Ohinemuri Regional History Journal 12, October 1969
By D. Grubb.
My earliest memories are those of Waitekauri where my Mother and Father kept a boarding house at Jubilee Hill. Strictly speaking the memories are of Jubilee Hill, for Waitekauri to me was a big town about two or three miles along a bush track and my world, being a very young child at the time, was that of my immediate surroundings.
Over seventy years ago people certainly were not so particular about their living conditions, and thinking back I can hardly believe that men, and women too, were happy or satisfied with their lot. Perhaps they weren't, but had little alternative but to soldier on. Our family came down from Auckland to manage the boarding house that was built and owned by Beetson end Reynolds and I think boarding house was really too good a name for it. The house was really a shed about forty feet long and about fifteen or eighteen feet wide built out of corrugated iron and with a beaten earth floor. Each wall was lined with a double tier of bunks and could accommodate about twenty-five men when full. The men on the bottom tier stowed their gear in hampers and portmanteaux [leather trunk for clothes etc. opening into two equal parts – E] under their bunks, while the top tier had a rack, similar to that in a railway carriage, above their bunks for stowage.
At one end of the boarding house were double doors, like a garage, for entrance and light, while at the opposite end was a walk in fireplace that during the daytime served as a kitchen for my mother and at night provided warmth for the men. Her cooking arrangements consisted of about six camp ovens and the usual arrangement of tins on bars for a hot water supply. In winter time this was a cosy arrangement but in summer it must have been a close approach to Hades. I remember the back log being jacked into place to provide the background to the fire on which rata was usually used, and this providing of the firewood seemed to take up most of my Father's time. Our stores came from Waitekauri on packhorses - the groceries about once a week and the meat from Peter and Dick Cotter's butcher shop more often as it had to be cooked almost immediately on arrival. Shins of beef provided a good thick soup in the winter and the main part of a side of beef or a sheep or two took little time to disappear with a family and twenty odd men to feed each day.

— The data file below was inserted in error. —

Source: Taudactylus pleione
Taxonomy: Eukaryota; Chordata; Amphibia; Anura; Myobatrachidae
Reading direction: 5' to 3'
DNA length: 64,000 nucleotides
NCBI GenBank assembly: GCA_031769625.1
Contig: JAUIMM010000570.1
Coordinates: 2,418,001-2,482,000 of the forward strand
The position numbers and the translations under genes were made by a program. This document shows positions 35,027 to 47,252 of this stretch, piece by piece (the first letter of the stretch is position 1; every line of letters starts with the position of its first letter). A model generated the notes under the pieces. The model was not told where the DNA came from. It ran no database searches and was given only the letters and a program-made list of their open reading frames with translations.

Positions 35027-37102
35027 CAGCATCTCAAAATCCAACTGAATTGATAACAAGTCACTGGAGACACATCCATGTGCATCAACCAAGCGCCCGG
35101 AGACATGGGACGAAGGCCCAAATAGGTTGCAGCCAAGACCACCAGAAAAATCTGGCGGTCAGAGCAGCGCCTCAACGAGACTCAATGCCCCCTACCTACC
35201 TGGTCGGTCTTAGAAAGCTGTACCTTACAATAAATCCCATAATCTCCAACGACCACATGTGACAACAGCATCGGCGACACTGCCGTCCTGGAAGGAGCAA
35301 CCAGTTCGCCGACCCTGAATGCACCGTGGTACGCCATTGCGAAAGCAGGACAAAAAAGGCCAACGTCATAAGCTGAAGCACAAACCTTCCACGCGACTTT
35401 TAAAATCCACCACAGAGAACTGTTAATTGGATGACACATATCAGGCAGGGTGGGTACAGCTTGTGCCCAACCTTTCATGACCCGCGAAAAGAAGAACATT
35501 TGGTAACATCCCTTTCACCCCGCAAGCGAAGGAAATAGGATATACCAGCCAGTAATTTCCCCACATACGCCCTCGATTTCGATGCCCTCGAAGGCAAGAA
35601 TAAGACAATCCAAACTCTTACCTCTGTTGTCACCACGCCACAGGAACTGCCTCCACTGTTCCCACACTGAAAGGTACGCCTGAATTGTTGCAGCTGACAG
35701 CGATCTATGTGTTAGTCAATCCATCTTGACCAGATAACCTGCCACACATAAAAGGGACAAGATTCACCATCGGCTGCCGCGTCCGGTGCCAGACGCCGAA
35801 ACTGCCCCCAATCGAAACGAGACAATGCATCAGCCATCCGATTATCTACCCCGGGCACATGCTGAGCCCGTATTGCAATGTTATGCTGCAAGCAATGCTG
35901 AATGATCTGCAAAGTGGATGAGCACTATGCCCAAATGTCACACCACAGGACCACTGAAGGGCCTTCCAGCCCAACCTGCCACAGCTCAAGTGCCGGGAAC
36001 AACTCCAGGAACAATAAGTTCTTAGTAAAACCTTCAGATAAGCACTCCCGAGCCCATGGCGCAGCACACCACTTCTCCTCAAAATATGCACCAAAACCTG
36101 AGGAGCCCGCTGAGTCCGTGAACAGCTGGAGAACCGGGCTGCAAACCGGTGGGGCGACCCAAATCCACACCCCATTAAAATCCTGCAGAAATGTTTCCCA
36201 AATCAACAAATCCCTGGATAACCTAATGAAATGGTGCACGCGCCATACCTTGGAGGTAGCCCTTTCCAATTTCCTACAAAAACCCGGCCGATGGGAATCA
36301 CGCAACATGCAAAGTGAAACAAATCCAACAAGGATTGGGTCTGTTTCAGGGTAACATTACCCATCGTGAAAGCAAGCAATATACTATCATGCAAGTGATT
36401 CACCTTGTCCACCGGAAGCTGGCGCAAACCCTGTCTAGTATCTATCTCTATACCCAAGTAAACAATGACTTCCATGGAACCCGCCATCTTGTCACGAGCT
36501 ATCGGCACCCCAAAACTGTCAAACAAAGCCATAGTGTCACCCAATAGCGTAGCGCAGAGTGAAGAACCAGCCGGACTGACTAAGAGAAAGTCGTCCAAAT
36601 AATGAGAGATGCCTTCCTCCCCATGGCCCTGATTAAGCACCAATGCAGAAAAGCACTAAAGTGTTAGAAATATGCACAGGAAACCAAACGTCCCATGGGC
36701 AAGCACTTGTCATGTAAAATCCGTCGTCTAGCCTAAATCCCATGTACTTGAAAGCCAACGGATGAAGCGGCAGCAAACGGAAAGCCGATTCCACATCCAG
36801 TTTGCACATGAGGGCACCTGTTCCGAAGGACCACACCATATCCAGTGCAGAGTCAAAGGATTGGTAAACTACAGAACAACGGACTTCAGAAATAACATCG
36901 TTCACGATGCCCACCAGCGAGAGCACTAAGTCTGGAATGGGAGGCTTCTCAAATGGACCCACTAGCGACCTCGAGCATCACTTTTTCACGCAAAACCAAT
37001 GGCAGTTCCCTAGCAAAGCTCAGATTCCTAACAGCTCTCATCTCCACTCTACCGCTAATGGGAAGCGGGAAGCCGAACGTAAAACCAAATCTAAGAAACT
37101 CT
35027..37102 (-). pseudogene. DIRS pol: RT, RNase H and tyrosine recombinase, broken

Between the rows of bunks stretching the full length of the house was a plank table with legs driven into the ground and the seats were of the same construction. Each man was given an enamel mug and two enamel plates plus cutlery of the thin, easily bent variety. Each mattress was two chaff bags stuffed with "minge minge" [Minge minge has quite sharp tipped small leaves, I believe this reference should be mangemange - "Across the width of each bunk—two-and-a-half to three feet—palings were nailed, and on these were laid heaps of mange-mange (Lygodium articulatum), described by Dr Leonard Cockayne as "an elegant climbing fern, whose masses of tough, slender stems twined round one another, make a substitute for a wire-wove mattress by no means to be despised." Teased out evenly, used without stint, and overlaid with sacking, it made a bed as comfortable as any pampered city dweller could desire. Lights out at nine was the general rule of the shanty." from: The New Story of the Kauri, AH Reed – E] and the blankets which the men had to provide for themselves, were in the main, split, washed chaff bags. After dark we had four huge kerosene lamps that were lit and hung from the ceiling for the men to read or play cards by. Even today the smell of a kerosene lamp easily carries me back over seventy years.
The men were responsible for their own laundry, and this took place outside in cut down tins for wash tubs, and the washing boiling away in the open in more tins. If the weather was wet washing day was inevitably put off. Outside the hut along one wall was a long wooden bench complete with tin basins for the men's personal ablutions,for which they used rough unwrapped bars of soap. There was no drainage system, other than turning around and throwing the basin of water as far as possible, and I well remember my father during the winter trying to establish a drain to take some of the accumulation away. During the winter water from the tanks was no problem, but often during the summer the lugging of buckets up from the creek was an endless job.
Our family lived in a couple of lean-to rooms on the side of the building opposite to the men's wash place, and I have absolutely no doubts that the wages my parents received were well and truly earned. I remember little of the men that boarded with us except that there were few with completely clean shaven faces, and that many of them were Australians. Rough they may have been but they were always kindly to us children, and I can not remember any unseemly conduct or fights, although of course there could easily have been. The men were mainly employed, in the Maoriland mines, and from know1edge gained later from my parents, never stayed long (who could blame them) usually only long enough to knock up a cheque to get them to their next job, or to the next hotel for a few days' spree until their cheque was cut out.
Each month despite the large number of men in the vicinity my Mother or Father, would walk the two or three miles through the bush to the Waitekauri Post Office to deposit the takings, usually about a hundred pounds.
After a year or two we all shifted to civilisation - Waitekauri - where Mother and Father took on a second boarding house, but this time in competition with two others, Gordon's and Maiden's at Battery Flat.